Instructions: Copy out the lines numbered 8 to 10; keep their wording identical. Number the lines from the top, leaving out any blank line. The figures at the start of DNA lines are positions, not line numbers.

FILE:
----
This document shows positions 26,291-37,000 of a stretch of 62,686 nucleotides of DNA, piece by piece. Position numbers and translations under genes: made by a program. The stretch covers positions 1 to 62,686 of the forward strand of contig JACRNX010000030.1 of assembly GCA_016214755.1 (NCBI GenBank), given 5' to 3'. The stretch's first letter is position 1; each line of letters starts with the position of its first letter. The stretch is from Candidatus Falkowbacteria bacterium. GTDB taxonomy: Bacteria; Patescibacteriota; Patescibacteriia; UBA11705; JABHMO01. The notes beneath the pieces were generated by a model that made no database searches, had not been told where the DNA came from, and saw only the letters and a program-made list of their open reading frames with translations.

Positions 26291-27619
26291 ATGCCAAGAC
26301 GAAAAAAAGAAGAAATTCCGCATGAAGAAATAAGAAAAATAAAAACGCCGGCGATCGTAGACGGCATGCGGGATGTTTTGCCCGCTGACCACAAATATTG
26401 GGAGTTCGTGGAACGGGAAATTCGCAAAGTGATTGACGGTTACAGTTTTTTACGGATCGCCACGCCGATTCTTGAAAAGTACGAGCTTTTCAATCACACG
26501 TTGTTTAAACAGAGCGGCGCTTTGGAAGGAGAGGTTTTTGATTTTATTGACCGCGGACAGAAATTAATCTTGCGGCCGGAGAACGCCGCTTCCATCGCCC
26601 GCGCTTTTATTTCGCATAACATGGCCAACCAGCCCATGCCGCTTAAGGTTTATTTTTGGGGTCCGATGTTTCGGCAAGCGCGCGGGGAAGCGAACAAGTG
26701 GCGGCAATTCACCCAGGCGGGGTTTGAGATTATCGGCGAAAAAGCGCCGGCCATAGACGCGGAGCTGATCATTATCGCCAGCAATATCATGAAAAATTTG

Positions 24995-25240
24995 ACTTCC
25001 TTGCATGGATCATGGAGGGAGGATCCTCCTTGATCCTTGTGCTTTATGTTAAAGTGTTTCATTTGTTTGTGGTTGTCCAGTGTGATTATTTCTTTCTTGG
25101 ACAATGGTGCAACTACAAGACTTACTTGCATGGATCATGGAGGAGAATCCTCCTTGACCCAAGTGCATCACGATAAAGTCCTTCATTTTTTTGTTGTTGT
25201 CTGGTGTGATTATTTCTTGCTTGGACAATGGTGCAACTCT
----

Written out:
26701 GCGGCAATTCACCCAGGCGGGGTTTGAGATTATCGGCGAAAAAGCGCCGGCCATAGACGCGGAGCTGATCATTATCGCCAGCAATATCATGAAAAATTTG

Positions 24995-25240
24995 ACTTCC